Spaceship as Life Raft

spaceship2publicdomainThat utopian future Star Trek is based on?  A lot of people are wistful for the kind of idealism it represents, but with all the hurdles to even a semblance of a utopia, it’s hard to think such a notion isn’t perhaps a bit too fluffy. Continue reading “Spaceship as Life Raft”


Blu-post and Haiku

Paul Klee’s art

An author whose work I like recently had a blog post about how writers don’t need to blog. I agree. It’s really not going to do anything for your work, but I guess I think it can be somewhat incidental — kind of like the extras on a blu-ray (Spellchecker would have capitalize the ‘b’ in ‘blu-ray,’ but raspberries to that).

I also figure themes one revisits frequently in their work are worth ruminating on in blog-form. As well as stuff that’s like a slightly more expansive haiku — a genre of which this entry is already ‘War and Peace’-sized in comparison with.  And now, why not a bit of actual haiku?

Fennel Steuert, a
scribe of blu-books and stories
is done with this post

Reality and Not an Ounce of Stillness

Robert Spencer art

I don’t watch enough reality TV to think too much about it (even outside of a novel I wrote that explored it), but I recently found myself watching a bit and thinking about what I’ve never seen in the format. Continue reading “Reality and Not an Ounce of Stillness”

Contemplating World Goth Day and Book Reviews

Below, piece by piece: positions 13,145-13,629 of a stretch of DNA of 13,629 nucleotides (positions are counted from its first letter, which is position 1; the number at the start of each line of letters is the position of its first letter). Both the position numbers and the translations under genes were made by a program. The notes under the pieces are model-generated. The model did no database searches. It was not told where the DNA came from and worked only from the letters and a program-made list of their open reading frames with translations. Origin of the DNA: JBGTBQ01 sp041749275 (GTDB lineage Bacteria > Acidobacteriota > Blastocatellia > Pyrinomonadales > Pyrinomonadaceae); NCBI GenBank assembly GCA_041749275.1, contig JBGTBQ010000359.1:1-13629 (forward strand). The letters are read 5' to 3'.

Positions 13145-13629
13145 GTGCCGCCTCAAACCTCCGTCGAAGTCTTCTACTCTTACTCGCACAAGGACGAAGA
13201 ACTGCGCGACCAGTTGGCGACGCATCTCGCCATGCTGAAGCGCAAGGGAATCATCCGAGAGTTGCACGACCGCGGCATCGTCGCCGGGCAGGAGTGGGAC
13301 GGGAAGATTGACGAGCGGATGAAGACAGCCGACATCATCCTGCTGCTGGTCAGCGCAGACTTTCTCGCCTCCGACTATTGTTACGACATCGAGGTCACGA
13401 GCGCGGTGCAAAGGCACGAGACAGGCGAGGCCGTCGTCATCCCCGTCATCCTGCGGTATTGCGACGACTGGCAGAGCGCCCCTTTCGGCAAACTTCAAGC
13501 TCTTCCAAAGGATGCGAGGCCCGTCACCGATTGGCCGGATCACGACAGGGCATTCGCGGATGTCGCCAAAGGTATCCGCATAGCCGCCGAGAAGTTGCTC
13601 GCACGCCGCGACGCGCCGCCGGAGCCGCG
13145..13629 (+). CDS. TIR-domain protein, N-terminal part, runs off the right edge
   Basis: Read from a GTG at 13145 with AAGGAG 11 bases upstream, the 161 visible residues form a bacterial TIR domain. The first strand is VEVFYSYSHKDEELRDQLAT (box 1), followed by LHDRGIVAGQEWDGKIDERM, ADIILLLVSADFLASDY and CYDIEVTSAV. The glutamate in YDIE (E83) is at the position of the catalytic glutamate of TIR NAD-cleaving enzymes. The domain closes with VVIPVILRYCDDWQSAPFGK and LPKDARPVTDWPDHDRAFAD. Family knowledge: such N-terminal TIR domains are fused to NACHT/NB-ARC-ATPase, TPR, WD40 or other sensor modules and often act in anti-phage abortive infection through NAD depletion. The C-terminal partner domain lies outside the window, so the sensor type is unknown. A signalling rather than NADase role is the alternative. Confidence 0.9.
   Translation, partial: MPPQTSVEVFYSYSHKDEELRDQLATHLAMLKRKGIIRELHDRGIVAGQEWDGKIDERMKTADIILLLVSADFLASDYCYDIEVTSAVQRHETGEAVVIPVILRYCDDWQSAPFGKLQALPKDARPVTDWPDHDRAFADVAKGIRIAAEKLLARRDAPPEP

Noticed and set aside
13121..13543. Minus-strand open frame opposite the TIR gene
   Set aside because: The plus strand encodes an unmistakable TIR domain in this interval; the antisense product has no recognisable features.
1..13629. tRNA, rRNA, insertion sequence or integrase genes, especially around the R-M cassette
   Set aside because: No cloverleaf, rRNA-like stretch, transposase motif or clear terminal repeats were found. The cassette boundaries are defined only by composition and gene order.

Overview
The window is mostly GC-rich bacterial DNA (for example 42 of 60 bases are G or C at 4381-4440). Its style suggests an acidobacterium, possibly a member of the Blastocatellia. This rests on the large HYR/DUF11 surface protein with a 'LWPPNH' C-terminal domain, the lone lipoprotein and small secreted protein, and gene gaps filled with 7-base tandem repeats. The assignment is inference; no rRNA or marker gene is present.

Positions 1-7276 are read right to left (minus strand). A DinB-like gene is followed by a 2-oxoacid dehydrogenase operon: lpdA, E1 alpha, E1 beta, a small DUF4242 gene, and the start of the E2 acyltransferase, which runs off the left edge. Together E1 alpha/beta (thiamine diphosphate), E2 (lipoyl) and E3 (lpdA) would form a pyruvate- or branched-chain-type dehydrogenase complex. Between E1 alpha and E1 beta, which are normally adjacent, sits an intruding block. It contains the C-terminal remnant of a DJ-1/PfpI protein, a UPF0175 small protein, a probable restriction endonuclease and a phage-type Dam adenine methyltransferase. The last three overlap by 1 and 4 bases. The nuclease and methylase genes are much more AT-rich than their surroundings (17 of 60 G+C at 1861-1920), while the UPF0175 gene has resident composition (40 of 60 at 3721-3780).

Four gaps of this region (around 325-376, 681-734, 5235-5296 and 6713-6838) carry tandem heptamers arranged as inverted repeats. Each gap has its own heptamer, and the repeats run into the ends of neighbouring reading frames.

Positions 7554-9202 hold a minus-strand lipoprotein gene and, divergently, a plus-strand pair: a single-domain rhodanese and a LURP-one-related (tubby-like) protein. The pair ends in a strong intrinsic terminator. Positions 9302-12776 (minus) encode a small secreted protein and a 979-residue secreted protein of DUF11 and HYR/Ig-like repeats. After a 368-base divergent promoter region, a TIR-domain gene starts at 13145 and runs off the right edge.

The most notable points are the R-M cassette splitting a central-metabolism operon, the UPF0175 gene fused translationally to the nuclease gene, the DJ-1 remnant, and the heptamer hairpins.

© Lena Finch cover art of “Late Night Partners”

World Goth Day passed last week in its usual way. Most media depictions of goths are, after all, very pale, so the goth figures who were most appreciated were along those lines. But if that’s the most significant thing about a goth’s physicality, then … Continue reading “Contemplating World Goth Day and Book Reviews”



I haven’t watched “Dragon Ball Super,” but I’ve read about the main character, Goku, getting an ultra form that surpassed his super blond-haired form — and that’s just kind of neat. Instead of a dark-haired character’s best version having features that are supposed to be valuable to some people because they’re not as common as dark-hair, this version of Goku’s turn to gray — like he’s getting older or has just gone through something incredibly stressful. And yet can still find a way to keep fighting at the level of his universe’s would-be gods. If only.


The Bells of Doors that Don’t Swing Wide


This line from an Aimee Mann song can apply to a lot of things, but it works quite well with writing, too: “It must be hard, ringing the bells of doors that don’t swing wide / Anymore.” It’s probably a bit off some ideal brand for writers to be a bit dismayed by a culture in which reading is not quite as ubiquitous a form of diversion/learning as it once was. It is of course still distinct in the way that it requires a person to utilize his or her own mind to bring a work to life (like some far grander “Frankenstein”), but though being on some bigger platform in which one writes to entertain and make people think was hardly ever something that could be easily done by just anybody, the door of longer-form reading in general has gotten smaller. There’s just so many passive forms of diversion.

And yeah, that makes long-form writing (even if only in something shorter with a meaning that’s sort of longer form) a bit hard — not that you just give up because of that. But as it is with life itself, it’s strange to pretend otherwise — that it’s not at least a bit hard.

Shortest Month of the Year

Art by Emile Bernard

This month isn’t just momentous for offering romantics everywhere the supreme gift of another “Fifty Shades” movie; it’s also a month of celebrating things that should sort of be omnipresent all year round — Black History Month and, in a much more pop culture sense, Women in Horror Month. Continue reading “Shortest Month of the Year”